Brandy Anne Cecil, who Glen Dale Police Officer Gary Myers reported had been “previously identified by law enforcement as engaging in illegal prostitution,” was arrested shortly after she left Maroney’s house on Aug. 5, according to a police report made available to reporters last week. Cecil reportedly told Myers she had known Maroney for about a year and acknowledged that she was at his home. Cecil had two “crisp” $100 bills on her during her arrest and admitted to engaging in prostitution, according to court records.

Cecil was arrested on an outstanding warrant out of Belmont County, Ohio. Neither she nor Maroney have been criminally charged in relation to the events leading up to her arrest.

Now, Maroney, a doctor practicing in radiology and neuroradiology, said the mention of his name in the most recent police report is an attempt to bolster the 2019 case pending against him.

“In the other case, [prosecutors] are throwing up smoke and don’t want to talk,” he told Kercheval on Wednesday. “They charged me over a year ago. It is totally fake and fictitious. They can’t win, because it’s lies and that case is — it’s like ‘Now we’ve got down this river here. We’re kind of in trouble here,’ and they’re trying to get out of it.”

During his radio interview Wednesday and in magistrate court documents, Maroney and his attorney said the case against him is a political ploy in an attempt to affect the outcome of his Senate race against Democrat Josh Gary, a teacher at John Marshall High School.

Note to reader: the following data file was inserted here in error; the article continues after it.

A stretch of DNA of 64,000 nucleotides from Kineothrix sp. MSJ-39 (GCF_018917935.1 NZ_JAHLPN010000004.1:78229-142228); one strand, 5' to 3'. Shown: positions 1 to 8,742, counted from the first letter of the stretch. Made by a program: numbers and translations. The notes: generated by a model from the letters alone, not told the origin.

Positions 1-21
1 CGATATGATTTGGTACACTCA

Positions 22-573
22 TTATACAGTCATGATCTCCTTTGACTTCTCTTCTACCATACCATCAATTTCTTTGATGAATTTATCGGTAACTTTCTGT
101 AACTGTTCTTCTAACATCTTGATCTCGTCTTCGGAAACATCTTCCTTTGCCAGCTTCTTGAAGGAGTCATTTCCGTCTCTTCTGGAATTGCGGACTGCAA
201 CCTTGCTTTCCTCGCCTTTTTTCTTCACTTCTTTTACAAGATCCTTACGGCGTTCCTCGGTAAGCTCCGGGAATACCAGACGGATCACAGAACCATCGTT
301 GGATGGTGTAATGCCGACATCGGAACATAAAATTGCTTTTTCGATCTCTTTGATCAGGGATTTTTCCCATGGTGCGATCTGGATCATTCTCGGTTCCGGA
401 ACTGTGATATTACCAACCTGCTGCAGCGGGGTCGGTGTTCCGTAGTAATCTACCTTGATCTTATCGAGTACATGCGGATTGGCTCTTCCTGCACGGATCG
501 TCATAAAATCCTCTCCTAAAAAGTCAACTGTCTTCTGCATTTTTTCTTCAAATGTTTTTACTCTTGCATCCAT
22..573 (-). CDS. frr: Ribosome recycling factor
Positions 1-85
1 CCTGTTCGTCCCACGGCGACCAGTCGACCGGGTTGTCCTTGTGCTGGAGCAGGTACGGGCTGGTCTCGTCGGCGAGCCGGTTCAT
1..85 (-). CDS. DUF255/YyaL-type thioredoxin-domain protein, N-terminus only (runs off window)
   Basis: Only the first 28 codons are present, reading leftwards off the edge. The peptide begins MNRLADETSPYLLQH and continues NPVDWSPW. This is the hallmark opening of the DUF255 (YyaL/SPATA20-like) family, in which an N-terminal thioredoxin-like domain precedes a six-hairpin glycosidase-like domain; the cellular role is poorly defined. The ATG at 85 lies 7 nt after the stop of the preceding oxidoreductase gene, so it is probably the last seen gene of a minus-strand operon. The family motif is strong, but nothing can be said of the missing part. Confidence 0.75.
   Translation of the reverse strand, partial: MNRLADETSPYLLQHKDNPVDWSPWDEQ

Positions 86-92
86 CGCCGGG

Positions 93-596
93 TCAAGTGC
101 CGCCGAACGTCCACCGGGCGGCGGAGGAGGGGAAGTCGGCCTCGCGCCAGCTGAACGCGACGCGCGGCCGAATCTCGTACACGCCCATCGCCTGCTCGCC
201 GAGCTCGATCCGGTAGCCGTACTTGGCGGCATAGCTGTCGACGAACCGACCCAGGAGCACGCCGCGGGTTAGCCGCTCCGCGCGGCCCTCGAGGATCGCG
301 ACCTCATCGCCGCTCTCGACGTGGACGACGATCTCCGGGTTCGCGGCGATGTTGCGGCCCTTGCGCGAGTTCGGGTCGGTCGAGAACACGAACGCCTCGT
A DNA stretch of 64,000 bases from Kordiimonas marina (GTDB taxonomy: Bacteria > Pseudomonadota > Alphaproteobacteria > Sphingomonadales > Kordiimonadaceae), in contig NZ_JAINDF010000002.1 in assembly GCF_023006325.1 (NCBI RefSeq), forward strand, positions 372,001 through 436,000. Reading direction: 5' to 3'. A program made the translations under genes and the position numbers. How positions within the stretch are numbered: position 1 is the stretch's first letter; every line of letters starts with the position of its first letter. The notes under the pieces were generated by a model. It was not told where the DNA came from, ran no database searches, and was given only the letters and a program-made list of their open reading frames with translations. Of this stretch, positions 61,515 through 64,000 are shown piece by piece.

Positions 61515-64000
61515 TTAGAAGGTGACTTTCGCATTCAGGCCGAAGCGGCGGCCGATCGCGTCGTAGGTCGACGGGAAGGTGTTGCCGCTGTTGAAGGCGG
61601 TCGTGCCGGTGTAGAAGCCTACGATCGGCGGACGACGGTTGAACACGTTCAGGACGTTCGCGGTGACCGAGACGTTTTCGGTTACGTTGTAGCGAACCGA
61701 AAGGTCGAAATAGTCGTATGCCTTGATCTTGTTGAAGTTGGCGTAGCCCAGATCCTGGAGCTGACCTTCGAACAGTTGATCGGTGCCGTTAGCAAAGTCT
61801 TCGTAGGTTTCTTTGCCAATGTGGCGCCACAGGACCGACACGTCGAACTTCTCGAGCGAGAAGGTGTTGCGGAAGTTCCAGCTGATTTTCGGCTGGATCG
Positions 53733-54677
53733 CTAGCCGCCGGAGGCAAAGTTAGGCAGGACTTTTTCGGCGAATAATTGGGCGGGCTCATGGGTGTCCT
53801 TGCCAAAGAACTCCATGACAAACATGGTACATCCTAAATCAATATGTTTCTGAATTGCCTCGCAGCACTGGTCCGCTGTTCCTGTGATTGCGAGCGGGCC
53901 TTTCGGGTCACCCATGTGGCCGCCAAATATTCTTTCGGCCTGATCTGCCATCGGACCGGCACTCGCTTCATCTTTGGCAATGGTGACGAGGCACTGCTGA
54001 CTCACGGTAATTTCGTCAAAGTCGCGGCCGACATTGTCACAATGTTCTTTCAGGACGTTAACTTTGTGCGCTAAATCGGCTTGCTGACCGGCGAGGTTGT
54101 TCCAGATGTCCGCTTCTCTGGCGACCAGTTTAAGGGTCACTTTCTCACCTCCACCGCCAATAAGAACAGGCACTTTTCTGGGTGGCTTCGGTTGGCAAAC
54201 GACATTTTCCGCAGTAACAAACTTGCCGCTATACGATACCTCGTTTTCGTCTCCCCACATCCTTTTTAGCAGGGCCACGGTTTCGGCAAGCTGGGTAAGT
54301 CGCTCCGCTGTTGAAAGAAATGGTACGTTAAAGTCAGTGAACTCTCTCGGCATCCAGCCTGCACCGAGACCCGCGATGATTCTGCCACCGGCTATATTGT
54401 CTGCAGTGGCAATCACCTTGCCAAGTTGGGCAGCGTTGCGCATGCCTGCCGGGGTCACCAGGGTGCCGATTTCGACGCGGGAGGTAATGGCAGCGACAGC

Voters first elected Maroney to the Senate in 2016. He represents Senate District 2, which includes parts of Marshall, Wetzel, Monongalia, Marion, Tyler, Doddridge, Ritche, Gilmer and Calhoun counties.

In July, Marshall Circuit Judge Jeffrey Cramer ordered that the Marshall County Prosecuting Attorney’s Office be removed from Maroney’s case. Cramer also ordered that a special prosecutor be appointed in the case, “to avoid the appearance of impropriety based upon the publicity generated by” Maroney and Harris. Cramer said no one from the Prosecuting Attorney’s Office has made any public comments on the case.

Marshall Assistant Prosecutor Joe Canestraro, who worked on the case against Maroney, is a Democrat member of the West Virginia House of Delegates and is running for Marshall County prosecutor in this election cycle.

On Aug. 5, after Marshall County officials had been removed from Maroney’s case, Canestraro donated $100 to Gary’s campaign for the Senate, according to Gary’s campaign financial disclosure forms filed with the West Virginia Secretary of State’s Office.

Wood County Prosecuting Attorney Pat Lefebure has been appointed as special prosecutor in Maroney’s case.

On Wednesday, Maroney also called into question evidence in the 2019 case and the most recent case, in which officers alleged sex workers had exchanged text messages with a phone number linked to Maroney. Maroney said Wednesday the phone evidence in the 2019 case is “probably not even admissible as evidence in my case.”

In September, the Marshall prosecutor’s office filed paperwork in Maroney’s case indicating that a hard drive containing information recovered from Maroney’s cellphone in 2019 had been shared with Maroney’s attorney. The prosecutor’s office had been working to recover data from the phone prior to the office’s recusal from the case, according to court documents.

Reach Lacie Pierson at


.com, 304-348-1723 or follow @laciepierson on Twitter.